He attacks congressional leaders of his own party.
He demeans his secretary of state by calling his diplomatic efforts with North Korea a waste of time.
Just who can President Donald Trump get along with?
Pro football players, I would have guessed. Football players are macho, swaggering, manly men. Exactly how Trump seems to view himself.
But where football players draw blood, Trump makes his opponents stream red ink. Hit. Hurt. And above all, win.
So, I was surprised when the President sank his Twitter teeth into professional football players.
Then — as it too often does — race got in the way of what should have been a beautiful relationship.
Many pro football players are black. And though rich and famous, how many times have we heard African-American football players relate how they have been racially profiled, stopped by police for no apparent reason other than the color of their skin? How much worse is this treatment for young, black men who are not rich and famous?
To call attention to the still-existing disparity between the promise of America — all men are created equal — and the frequent reality of America, some black football players sent a message by kneeling, not standing, during the National Anthem — a quiet, nonconfrontational way to make a point.
Of course, the gesture caused controversy. But, the freedom to be controversial is one of the glories of America.
Like many controversies this one had just about played out when President Trump decided to pour gasoline on the smoldering embers. He intentionally re-ignited the issue in a speech to his faithful,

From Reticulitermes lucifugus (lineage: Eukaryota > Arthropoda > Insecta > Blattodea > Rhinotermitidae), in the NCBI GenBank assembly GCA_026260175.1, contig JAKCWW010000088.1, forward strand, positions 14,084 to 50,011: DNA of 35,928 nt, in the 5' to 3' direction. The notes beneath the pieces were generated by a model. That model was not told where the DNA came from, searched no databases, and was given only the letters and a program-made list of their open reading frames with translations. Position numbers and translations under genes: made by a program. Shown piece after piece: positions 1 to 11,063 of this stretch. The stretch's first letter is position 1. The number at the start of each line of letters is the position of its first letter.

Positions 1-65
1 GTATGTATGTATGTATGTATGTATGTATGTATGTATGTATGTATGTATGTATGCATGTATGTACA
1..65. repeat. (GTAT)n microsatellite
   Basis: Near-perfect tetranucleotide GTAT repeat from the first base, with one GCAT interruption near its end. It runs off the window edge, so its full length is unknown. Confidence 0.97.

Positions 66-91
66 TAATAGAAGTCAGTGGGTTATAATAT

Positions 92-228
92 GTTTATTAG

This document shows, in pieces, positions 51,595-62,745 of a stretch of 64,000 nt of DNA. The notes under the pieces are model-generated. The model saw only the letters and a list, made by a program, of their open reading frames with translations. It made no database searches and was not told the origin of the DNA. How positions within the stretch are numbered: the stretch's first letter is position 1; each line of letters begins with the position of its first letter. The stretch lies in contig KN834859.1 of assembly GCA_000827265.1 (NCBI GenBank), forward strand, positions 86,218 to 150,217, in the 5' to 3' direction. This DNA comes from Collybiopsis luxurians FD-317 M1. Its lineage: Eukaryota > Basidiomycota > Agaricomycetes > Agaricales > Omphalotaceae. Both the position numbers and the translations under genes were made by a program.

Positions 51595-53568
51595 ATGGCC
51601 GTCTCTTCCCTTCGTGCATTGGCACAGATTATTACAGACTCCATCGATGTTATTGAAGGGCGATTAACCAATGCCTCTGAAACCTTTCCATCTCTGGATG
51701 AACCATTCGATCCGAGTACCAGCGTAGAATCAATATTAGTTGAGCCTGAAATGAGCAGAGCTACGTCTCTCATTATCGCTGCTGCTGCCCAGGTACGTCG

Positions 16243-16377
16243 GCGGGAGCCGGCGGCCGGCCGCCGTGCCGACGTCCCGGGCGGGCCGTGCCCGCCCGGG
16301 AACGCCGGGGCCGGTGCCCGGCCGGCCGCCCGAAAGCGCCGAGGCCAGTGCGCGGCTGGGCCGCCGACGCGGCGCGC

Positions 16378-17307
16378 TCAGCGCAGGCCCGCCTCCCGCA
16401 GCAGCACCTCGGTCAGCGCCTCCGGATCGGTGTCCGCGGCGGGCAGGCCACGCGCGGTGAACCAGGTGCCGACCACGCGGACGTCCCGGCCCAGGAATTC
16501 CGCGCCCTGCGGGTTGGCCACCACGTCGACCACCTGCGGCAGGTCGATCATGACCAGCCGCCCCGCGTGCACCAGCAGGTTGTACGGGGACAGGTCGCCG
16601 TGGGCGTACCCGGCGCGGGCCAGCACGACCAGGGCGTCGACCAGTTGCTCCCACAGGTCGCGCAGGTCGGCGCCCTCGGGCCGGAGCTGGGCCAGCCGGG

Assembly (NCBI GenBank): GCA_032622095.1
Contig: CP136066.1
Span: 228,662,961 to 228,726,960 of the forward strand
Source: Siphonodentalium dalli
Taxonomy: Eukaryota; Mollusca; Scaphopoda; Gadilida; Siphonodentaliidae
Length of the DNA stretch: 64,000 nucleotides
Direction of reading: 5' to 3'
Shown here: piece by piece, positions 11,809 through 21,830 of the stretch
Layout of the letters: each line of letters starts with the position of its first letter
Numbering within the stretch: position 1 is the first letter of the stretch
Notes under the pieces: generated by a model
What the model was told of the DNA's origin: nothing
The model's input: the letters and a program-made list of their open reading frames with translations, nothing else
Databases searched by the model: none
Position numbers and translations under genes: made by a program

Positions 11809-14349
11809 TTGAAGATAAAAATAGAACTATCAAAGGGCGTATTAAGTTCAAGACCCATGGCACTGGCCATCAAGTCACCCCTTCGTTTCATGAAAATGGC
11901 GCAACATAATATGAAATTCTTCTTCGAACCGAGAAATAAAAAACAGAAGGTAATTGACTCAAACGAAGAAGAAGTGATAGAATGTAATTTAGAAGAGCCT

calling kneeling players SOBs and demanding they be fired.
Why did he do it? Why seek to crudely divide instead of unite?
Was the President trying to score points with the white supremacist portion of his supporters? It’s difficult not to think so.
The less-covered angle to this sorry episode is President Trump’s desire that pro football players come to physical harm.
Evidence is strong that a lifetime of blows to the head is causing severe brain damage to football players.
Scientists, legislators and the National Football League are seeking ways to make football less dangerous through improved equipment and better rules and procedures.
President Trump has interjected himself into this life and death issue. He said efforts to minimize injuries by limiting or outlawing some ways of hitting is “ruining the game.”
Better to ruin the players instead of the game, I guess.
“Presidential” is not the word I would apply to this attitude.
“Barbaric” fits, though.
–Comments more barbaric than presidential–